Skip to content

Relationship with a key person

Advice on key workers or childminders on supporting babies, infants and young children with ensuring nursery and school remains an exciting and enriching experience.

What’s a key person's role?

While going to a childminder or to nursery can be an exciting and enriching experience for a child, it can also be a stressful experience. This is partly because it is something new and unfamiliar, but also because it involves the child separating from the main person who looks after them. To help young children manage this, they need to be able to depend on a known and reliable caregiver at the setting, namely a ‘key person’. (Previously the term ‘key worker’ was commonly used to describe this role, but many nurseries now use the term, 'key person' to emphasise the central importance of the relationship between the child and the 'person' responsible for their care.)

Key people are usually allocated a small group of children to look after. They will be the main carer for each of these particular children while they are in the care of the nursery or childminder. If a child is able to form a close relationship with a ‘key’ person who is consistently available to them this will help them to feel more secure. This key person will become an additional ‘attachment figure’, in the absence of their parents or carers.

Just like with the attachment relationships that the child has formed with their parents or carers, this new relationship is a secure foundation on which the child can build their capacity to explore, play and learn.

Depending on the age of the children they care for, key people have a range of responsibilities, such as feeding, changing, activity planning and monitoring each child’s developmental progress. Through these activities, the key person’s most important task is to get to know the child as an individual and to develop a warm and empathic relationship with them. A key part of this is responding sensitively to their verbal and non-verbal cues.

Like parents, key people can’t always be perfectly attuned to their key children, and like parents, they can’t, and won’t, get it right all the time. But what is most important for the baby, toddler or young child is that they have a consistent and reliable adult who keeps trying to understand them and what they need.

Also see: Separation anxiety

  • Aggression

    A child needs an adult to help them to find ways to understand and express their difficult feelings. If a child feels anger very strongly, but hasn’t yet learnt what it is, it is likely ...

  • Anxiety

    All babies and children from time to time will experience some fear or anxiety. They might do so when they come up against challenging tasks, unfamiliar people (known as stranger anxiety...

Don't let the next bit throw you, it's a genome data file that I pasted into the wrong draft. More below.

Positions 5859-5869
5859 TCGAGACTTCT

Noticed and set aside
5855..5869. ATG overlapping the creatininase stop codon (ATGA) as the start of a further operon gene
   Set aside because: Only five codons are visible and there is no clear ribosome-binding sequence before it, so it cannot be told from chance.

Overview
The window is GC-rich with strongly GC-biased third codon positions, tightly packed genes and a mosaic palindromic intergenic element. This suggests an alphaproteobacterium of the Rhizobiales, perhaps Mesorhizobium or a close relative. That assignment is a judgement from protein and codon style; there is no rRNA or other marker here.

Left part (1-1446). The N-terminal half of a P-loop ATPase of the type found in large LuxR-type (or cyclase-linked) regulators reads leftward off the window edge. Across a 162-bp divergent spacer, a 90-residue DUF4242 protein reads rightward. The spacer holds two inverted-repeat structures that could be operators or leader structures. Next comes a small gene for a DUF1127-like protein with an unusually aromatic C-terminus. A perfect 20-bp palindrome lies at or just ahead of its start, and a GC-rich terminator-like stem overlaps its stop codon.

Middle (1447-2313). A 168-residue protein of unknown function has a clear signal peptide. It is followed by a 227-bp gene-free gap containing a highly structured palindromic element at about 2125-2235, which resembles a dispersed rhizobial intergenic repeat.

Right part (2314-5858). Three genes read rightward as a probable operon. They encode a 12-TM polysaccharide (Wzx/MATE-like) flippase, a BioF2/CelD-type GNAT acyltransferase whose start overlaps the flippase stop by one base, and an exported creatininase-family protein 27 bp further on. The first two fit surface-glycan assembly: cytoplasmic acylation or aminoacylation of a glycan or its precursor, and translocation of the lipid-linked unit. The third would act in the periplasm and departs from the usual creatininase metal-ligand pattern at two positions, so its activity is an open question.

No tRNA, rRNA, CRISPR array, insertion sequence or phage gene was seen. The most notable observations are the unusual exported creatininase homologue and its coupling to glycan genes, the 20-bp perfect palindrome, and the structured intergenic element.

• Bereavement

    Because babies and young children are very aware of their environment and the emotions of those around them, it’s likely that they will notice if someone is no longer there - or if the a...

  • Crying

    Babies and young children often cry as a way to communicate their needs and feelings. This is normal and healthy. Find out more on how to deal with crying.

  • Infant feeding

    All babies are different. Advice for childcare workers who support parents and carers with complicated emotions and issues around feeding.

  • Play

    A child will use play to help them make sense of the world around them, and also to work through various emotions and experiences.

  • Relationship with the key person in a childcare setting

    Advice on key workers or childminders on supporting babies, infants and young children with ensuring nursery and school remains an exciting and enriching experience.

  • Separation anxiety

    From around 6 months, babies become anxious and get clingy and cry when their parent or carer leaves them. This is a normal part of development, which young children usually grow out of ...

  • Sharing

    Sharing is a really important ‘skill’ for children to acquire. It helps them connect with others and it is an important part of being able to form good social relationships based on coop...

  • Sibling rivalry

    Early years staff can play a crucial role in helping the older child have a sense of being their ‘own little person’ who is still loved and important. Find out more.

  • Sleep

    As individuals, we all have our own sleep patterns and body rhythms, but when it comes to our ability to fall asleep easily and to stay asleep, our relationships can play a key role.

  • Tantrums

    Tantrums happen when a child is feeling overwhelmed by an intense emotion that they aren’t able to process. Letting it all out by having a tantrum is the way they feel able to express ho...

  • Toileting

    In their second year, as toddlers’ bodies develop, they show signs of being ready to be toilet trained. Toddlers learn to recognise more subtle sensations in their anal and urethral area...

  • Trauma

    Trauma is an emotional response to an event that is deeply frightening or distressing and can affect babies, infants and young children in ways they might not be able to communicate. Fin...

  • Withdrawn behaviour

    Right from birth, babies have an inbuilt instinct to interact with their caregivers. But too much interaction or excitement can be uncomfortable for babies, and they need downtime as wel...

Other early years resources

We have a selection of resources for early years wellbeing including working with babies & young children on digital platforms.